Senate Democrats are targeting their two Republican colleagues from Maine in an effort to ensure a filibuster-proof sixty votes for the stimulus package and, hopefully, produce a wave of bipartisan support for the package.
Aides on Capitol Hill and in Democratic circles say the first target is Sen. Olympia Snowe, the moderate Republican who is known for bucking her party. Should she come on board then Susan Collins, the recently reelected Republican from the same state, could follow suit. Sources predict that the party will get the vaunted 60 votes it needs to cut off debate, but likely not more than 70 (which would require a dozen Republicans voting with the president).
The efforts are part of a larger push by the Obama administration to secure Republican backing for the economic recovery package. The president is scheduled to go to Capitol Hill on Tuesday to visit with GOP officials in the House and Senate.
On Monday, spokesman Robert Gibbs was asked how far Obama was willing to bend in order to ensure that the stimulus package passes Congress by large margins. Gibbs refused to call the meetings on Tuesday as a negotiating session and said that "already there are provisions in this bill ... directly related to suggestions that Republicans have given the economic team, the president of the United States and members of Congress."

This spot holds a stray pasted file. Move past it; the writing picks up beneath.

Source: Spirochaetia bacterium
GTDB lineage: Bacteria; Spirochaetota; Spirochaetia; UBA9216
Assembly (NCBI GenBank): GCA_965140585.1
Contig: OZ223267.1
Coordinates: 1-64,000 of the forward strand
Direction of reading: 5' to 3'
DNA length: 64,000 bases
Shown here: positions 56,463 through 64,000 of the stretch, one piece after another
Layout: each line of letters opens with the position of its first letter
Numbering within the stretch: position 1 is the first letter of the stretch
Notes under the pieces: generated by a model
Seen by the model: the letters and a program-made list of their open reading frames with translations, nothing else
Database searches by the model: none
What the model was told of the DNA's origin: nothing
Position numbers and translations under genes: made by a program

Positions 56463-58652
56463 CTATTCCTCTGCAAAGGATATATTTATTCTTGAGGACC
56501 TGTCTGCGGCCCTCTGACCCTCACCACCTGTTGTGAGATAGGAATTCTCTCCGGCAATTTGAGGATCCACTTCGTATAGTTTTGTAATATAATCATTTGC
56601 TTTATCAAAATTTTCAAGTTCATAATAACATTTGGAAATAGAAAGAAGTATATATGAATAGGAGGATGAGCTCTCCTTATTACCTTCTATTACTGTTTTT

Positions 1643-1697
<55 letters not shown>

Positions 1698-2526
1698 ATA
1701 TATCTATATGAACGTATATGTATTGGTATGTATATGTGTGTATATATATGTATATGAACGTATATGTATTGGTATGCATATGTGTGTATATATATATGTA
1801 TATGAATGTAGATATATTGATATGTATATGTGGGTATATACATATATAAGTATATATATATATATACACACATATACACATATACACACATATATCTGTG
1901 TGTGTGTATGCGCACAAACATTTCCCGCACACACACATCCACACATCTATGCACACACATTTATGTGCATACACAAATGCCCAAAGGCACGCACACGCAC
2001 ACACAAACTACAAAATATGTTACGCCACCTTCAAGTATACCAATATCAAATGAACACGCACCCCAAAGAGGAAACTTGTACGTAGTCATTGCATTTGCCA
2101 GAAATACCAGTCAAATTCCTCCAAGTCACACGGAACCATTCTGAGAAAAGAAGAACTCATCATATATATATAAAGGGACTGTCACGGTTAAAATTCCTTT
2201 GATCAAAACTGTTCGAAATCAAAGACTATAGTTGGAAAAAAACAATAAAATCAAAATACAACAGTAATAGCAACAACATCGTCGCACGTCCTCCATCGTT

On the other hand, Gibbs downplayed the confrontational aspects of the meeting last week in which the president defended his plan by reminding Republicans, "I won."
"This wasn't cowboy diplomacy. This was a rather lighthearted moment in the meeting," Gibbs said. "Because of that bipartisan dialogue," he also said, "we will create a better economic recovery package for the American people when all is said and done."
Not everyone is so convinced. On the Hill, rumblings are slowly emerging from progressive circles that the stimulus package gives too much away in tax cuts when spending projects would produce more jobs. Asked if the composition of the legislation would change -- whether Obama would shrink the spending projects that have drawn Republican ire, or lower the amount of tax cuts in the package -- Gibbs said that "the range of funding that we have now is an appropriate range." But, he added, the president reserves the right to "tinker under the hood with some of the specifics."
Many of the proposals currently being debated were ones that Obama campaigned on during the last two years. Moreover, the current makeup of the package makes it difficult for Republicans to explain their opposition.
"The tax cuts were always a pretty serious part of his campaign," said one high-ranking Democrat. "He was always out there on it.... If you had just put forward a package with only spending, it would have been easy for [Republicans] to vote against this. This doesn't let them do that."